Has Indian Fashion Industry caught up with Sustainability?
Has Indian Fashion Industry caught up with Sustainability? Sustainability is a concept of living in plenty with a safe present and future. People have opened their eyes to the reality that without this social goal, we will be doomed by our actions.
The fashion Industry is one factor that affects our environment. Many countries have taken significant steps toward sustainable fashion. But what about India?
According to ‘The National Climate Change Journal’ in 2018, textile production is among the most polluting industries, producing more than 1.2 tonnes of greenhouse gas emissions compared to international flights and maritime shipping.
Carbon emissions from the apparel industry will likely surpass 60 percent by 2030. In India, more than 1 million tonnes of textiles are thrown away annually. Did you know that these textile wastes can become significant environmental hazards?
Textile wastewater contains chemicals that can not only cause hemorrhages, ulceration of the skin, sickness, stress, and dermatitis but also block sunlight and increase the organic pollution in the water, thereby inhibiting natural processes such as photosynthesis and reoxygenation.
Sustainability and eco-friendly fashion go hand-in-hand when it comes to saving the environment. With such advancements, it was time for the fashion industry to take a crucial turn towards sustainable fashion. Has the Indian Fashion Industry taken that step?
India, one of the world’s largest producers and exports of the textile and apparel industry, is a massive factor in the impact of the fashion industry on the environment. Since the Indian government banned the use of plastic bags in various states across the country, the textile industry too of India has turned its path towards eco-friendly clothing.
A recent survey of consumers in India showed that most people prioritize a sustainable manufacturing process when buying clothes. More than 83 percent of shoppers in India consider Sustainability before purchasing fashion items.
Many designers in India have realized the unsustainable and fast fashion cycle that has entered the trends due to people buying more clothes every season.
Many have shifted their brands to sustainable, ethical, and eco-friendly fashion. After witnessing the wastage of garments and fabrics, fashion designer Kriti Tula, the founder of Doodlage, started working organically and has made her brand a perfect blend of sustainable and exclusive high street fashion.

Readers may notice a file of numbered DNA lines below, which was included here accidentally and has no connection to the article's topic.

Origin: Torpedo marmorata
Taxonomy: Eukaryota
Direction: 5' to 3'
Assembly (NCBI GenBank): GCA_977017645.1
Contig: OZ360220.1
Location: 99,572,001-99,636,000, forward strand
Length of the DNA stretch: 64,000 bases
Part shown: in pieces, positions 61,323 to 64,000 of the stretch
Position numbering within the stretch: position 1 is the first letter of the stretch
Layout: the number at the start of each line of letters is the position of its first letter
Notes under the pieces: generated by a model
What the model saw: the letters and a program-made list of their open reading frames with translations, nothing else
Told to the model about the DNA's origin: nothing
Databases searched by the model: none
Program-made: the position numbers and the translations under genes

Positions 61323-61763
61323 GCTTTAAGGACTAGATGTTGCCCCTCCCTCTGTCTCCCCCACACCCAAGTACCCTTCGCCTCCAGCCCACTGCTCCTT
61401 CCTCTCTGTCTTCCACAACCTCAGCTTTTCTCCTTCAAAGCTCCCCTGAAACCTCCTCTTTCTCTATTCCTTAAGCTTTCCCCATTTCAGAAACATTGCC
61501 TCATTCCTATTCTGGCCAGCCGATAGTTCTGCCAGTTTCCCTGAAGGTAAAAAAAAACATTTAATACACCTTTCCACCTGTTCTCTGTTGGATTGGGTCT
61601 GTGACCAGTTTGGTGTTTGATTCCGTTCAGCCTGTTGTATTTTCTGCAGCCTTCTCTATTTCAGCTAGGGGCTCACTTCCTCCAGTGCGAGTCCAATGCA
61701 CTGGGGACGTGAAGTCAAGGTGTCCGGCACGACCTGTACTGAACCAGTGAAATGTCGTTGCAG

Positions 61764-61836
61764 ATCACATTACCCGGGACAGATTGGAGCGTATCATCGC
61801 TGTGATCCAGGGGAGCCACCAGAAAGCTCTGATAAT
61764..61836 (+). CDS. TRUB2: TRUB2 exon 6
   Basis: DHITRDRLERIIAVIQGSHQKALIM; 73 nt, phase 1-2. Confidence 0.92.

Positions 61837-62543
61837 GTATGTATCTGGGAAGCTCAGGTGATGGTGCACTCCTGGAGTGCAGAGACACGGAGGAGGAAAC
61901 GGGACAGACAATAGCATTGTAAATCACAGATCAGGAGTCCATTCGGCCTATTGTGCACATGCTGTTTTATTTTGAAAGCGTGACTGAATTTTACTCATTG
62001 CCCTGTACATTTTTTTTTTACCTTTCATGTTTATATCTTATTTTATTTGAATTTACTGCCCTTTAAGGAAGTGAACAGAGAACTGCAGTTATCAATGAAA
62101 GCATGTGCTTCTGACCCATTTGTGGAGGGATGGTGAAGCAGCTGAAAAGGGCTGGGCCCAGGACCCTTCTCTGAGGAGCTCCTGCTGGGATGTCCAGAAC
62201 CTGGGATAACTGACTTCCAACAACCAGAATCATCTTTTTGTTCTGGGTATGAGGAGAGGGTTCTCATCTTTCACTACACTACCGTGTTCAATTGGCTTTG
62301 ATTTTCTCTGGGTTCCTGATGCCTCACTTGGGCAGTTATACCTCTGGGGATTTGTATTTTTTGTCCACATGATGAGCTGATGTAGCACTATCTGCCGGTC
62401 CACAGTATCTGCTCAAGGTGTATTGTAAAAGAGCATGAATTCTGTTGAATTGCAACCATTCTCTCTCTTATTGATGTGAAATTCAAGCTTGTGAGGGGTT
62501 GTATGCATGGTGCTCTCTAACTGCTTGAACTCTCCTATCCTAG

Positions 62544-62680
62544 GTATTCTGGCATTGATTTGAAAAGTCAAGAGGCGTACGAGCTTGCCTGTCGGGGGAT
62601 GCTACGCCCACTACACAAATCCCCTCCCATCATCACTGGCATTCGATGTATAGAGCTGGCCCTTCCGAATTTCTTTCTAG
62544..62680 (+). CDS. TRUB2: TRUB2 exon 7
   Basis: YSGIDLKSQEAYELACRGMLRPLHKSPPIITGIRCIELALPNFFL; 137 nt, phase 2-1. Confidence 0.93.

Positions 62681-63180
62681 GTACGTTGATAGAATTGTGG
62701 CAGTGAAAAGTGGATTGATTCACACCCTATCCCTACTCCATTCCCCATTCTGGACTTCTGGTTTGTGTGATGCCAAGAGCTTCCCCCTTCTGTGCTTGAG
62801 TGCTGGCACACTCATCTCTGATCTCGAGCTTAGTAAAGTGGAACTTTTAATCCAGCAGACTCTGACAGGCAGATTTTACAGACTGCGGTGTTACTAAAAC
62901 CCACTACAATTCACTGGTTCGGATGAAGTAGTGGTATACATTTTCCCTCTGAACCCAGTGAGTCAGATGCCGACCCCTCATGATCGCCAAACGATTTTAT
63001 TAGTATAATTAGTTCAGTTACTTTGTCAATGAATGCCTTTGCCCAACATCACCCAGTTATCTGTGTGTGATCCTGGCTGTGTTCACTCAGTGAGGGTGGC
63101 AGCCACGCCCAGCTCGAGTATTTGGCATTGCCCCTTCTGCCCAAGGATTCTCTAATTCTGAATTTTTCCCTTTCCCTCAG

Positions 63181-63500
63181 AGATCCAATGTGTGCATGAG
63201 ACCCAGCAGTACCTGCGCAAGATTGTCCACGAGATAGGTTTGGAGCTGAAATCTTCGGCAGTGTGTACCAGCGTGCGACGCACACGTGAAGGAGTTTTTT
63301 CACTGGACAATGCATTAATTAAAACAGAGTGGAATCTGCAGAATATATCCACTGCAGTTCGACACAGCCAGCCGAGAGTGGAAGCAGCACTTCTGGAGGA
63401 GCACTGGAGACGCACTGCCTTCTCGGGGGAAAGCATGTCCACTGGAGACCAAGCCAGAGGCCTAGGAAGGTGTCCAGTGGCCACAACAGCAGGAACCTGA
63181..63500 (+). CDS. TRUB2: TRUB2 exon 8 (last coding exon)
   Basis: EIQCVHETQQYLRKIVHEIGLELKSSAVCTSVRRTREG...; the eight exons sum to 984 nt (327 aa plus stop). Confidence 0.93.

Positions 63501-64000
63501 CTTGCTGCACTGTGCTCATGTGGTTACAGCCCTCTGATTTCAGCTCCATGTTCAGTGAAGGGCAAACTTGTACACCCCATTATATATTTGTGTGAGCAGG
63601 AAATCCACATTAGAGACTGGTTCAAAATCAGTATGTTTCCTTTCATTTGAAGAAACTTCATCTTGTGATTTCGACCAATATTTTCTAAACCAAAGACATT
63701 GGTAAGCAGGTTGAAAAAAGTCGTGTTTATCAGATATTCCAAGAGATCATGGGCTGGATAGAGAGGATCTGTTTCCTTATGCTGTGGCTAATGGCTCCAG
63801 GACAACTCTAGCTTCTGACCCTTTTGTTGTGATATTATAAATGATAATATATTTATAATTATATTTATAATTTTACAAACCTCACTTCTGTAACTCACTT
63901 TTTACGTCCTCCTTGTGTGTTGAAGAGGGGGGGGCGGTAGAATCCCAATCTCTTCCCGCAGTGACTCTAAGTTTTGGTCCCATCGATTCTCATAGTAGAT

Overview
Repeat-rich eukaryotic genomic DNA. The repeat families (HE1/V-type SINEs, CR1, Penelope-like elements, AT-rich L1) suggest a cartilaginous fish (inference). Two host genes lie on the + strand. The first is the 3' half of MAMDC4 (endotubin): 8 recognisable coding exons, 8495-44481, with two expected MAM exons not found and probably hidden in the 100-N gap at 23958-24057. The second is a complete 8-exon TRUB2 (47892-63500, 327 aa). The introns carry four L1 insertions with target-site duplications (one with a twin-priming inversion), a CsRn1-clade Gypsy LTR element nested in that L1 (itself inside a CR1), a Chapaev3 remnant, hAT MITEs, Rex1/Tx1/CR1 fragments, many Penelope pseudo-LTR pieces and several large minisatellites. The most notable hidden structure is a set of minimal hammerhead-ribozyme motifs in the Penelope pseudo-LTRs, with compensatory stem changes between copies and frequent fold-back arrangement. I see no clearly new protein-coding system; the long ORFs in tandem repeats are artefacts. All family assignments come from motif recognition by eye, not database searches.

She even uses her leftover fabric to produce paper and stationery, with shredded material and excess garments being her constant organic supply for her brand. And this is only one of the brief examples of sustainable fashion implemented in India.
With its rich traditions and great textile craftsmanships, India is uniquely positioned in the fashion industry’s shift towards a more sustainable fashion. Many thrift shops and refurbished stores focus on Sustainability, and here are a few of the many.
No Nasties is an Indian sustainable fashion brand founded by Apurva Kothari in 2011, which focuses on creating products that are positive towards the planet and that offset the carbon footprint of every fashion item they produce.
It is an entirely fair, environment-friendly, and vegan brand where they use organic cotton as their principal material for its clothing with herbal and all-natural dyes.
They have even commissioned a third party called ‘Green Story’ that analyses all the sources used in making their products to measure their carbon footprint and work on minimizing it as much as possible, leading towards a good cause.
Okhai is one of the brands promoting Sustainability and exhibiting women’s empowerment in everything it does. Founded by Kirti Poonai in 2015, it is a clothing brand that offers handcrafted clothing that rural artisans from all over India produce.
Besides being an entirely sustainable brand, its mission is to uplift the women artisans from rural backgrounds.
Sui is a slow fashion brand. But what is slow fashion? It is an approach to producing clothing where the producer takes all aspects of the supply chain, including the environment and animals, to respect people and spend more time analyzing each and every product with great care.
Every piece of cloth at sui is produced with herbal dyes and materials such as organic cotton, linen, hemp, and other handwoven textiles made by underprivileged women in the handloom sector who work in the vetted NGOs that the brand supports.
‘Oshadi’ means the essence of nature or healing of a plant in Sanskrit that connects the brand to its sustainable mission. Founded by Nishanth Chopra in 2016, this brand is all about regenerative fashion and focuses on the seed-to-sew supply chain.
The essence of Oshadi not only lies in its sustainable mission but also in the unique use of organic and regenerative cotton they use for its extraordinary clothing.
Although the eco-friendly clothes market in India is nascent, it is growing steadily. Indian Fashion Brands are taking significant steps to make the Indian Fashion Industry sustainable, but what can we do to help with that? We can also do what many of these brands are doing.
India has billions of talented people in all corners of the country. Buying clothes and fashion items from rural areas, where materials are grown on farms and are environment friendly, will help a great deal towards the environment as well as the underprivileged—buying and using second-hand clothing, recycling them, donating clothes, going to swapping parties that allow you to exchange dresses with ones you like, etc.
All these steps will help reduce the textile industry’s waste every year and impact our environment. We must start realizing that we as consumers can take these small atomic steps that can work wonders to save our environment.